India snubs China, includes Australia in joint naval exercise with Japan, US

The Malabar exercises will take place in the Arabian Sea and the Bay of Bengal in November

The naval exercise started in 1992 as a bilateral joint show of strength by Indian Navy and US Navy. Japan joined in 2015 and now Australia is the latest entrant. (File photo)

India rubbed China the wrong way when it included Australia in the joint high-level Malabar naval exercises, which includes US and Japan.

The high-level Malabar naval exercise now has all the Quad (Quadrilateral Security Dialogue) members, including US and Japan.

The Malabar exercises will take place in the Arabian Sea and the Bay of Bengal in November.

The naval exercise started in 1992 as a bilateral joint show of strength by Indian Navy and US Navy. Japan joined in 2015 and now Australia is the latest to join.

This annual exercise has been conducted off the coast of Guam in the Philippine Sea in 2018, off the coast the Japan in 2019 and is expected to be held in the Bay of Bengal and the Arabian Sea later this year.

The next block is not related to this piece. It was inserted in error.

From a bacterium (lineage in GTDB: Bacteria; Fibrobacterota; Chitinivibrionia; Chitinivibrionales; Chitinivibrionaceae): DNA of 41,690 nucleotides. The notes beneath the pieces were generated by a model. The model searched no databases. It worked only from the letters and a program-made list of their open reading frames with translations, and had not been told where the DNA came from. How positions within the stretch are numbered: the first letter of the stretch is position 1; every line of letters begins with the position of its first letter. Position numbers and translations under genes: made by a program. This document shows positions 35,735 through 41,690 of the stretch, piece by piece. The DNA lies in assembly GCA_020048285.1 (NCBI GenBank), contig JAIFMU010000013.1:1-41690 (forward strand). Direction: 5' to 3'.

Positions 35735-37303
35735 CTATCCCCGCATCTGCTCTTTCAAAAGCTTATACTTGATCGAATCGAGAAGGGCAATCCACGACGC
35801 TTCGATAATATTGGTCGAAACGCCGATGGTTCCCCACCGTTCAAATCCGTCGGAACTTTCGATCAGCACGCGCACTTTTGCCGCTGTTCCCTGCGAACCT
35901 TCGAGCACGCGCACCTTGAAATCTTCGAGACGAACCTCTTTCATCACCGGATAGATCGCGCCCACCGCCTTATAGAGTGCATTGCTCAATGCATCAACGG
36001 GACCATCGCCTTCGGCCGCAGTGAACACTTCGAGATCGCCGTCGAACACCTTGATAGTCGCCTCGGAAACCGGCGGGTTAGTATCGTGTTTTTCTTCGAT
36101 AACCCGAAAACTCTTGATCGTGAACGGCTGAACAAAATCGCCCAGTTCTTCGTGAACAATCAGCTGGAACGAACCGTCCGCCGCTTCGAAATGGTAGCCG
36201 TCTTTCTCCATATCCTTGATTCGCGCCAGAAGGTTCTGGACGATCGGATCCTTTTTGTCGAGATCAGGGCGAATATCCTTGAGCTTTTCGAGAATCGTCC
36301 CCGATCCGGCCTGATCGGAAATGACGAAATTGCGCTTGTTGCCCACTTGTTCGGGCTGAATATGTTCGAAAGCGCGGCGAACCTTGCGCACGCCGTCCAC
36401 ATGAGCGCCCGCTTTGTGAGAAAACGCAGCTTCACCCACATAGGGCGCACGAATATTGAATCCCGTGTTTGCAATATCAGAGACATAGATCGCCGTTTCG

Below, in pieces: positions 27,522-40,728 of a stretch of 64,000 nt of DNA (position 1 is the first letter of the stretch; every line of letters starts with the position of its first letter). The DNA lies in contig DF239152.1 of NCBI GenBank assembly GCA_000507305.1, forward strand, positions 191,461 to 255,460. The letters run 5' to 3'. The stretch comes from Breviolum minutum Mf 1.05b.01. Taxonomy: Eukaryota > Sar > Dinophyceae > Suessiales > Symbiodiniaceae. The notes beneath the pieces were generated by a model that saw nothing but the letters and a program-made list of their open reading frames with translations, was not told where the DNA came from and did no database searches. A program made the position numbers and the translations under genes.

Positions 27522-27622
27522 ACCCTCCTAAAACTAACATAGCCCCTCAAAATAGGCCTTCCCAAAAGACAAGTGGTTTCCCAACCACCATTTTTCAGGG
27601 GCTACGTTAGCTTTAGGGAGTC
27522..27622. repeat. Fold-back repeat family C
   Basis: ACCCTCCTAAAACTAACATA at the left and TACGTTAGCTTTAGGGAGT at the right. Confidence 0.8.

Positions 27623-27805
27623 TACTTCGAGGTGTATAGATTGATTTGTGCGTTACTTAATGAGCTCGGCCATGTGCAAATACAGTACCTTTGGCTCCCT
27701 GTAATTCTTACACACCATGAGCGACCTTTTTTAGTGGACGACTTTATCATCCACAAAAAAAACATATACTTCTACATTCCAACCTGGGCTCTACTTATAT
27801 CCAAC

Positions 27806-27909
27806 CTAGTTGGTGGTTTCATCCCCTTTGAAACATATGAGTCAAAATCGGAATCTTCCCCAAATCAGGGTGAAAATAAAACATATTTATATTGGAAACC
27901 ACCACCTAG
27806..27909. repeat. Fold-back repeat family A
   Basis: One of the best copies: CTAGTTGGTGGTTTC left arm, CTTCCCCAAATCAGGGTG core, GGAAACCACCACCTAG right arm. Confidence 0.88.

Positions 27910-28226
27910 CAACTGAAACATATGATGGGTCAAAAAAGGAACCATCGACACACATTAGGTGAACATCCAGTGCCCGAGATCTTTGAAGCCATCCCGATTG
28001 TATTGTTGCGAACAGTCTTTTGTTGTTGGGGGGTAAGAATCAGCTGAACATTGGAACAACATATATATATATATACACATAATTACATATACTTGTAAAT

Quad foreign ministers had met in Tokyo early this month where they had discussed the issue of Australia’s inclusion in Malabar exercise. India was reluctant to include Australia for all these years to avoid a confrontation with Beijing, but with ongoing tension with China on LAC, India has finally taken a decision to bring Australia in. Notably, Japan and the US had been asking India to include Australia in the naval exercise for a long time now.

In a press statement, New Delhi said “as India Seeks to increase cooperation with other countries in the maritime security domain and in the light of increased defence cooperation with Australia, Malabar 2020 will see the participation of the Australian Navy.”

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This year, the exercise has been planned on a “non-contact – at sea” format. The participating countries “collectively support free, open and inclusive Indo-Pacific and remain committed to a rules based international order,” said the statement.

The Quadrilateral Security Dialogue (QSD, also known as the Quad) is an informal strategic forum between the United States, Japan, Australia and India that is maintained by semi-regular summits, information exchanges and military drills between member countries. The forum is a diplomatic and military arrangement, widely viewed as a response to increased Chinese economic and military power.

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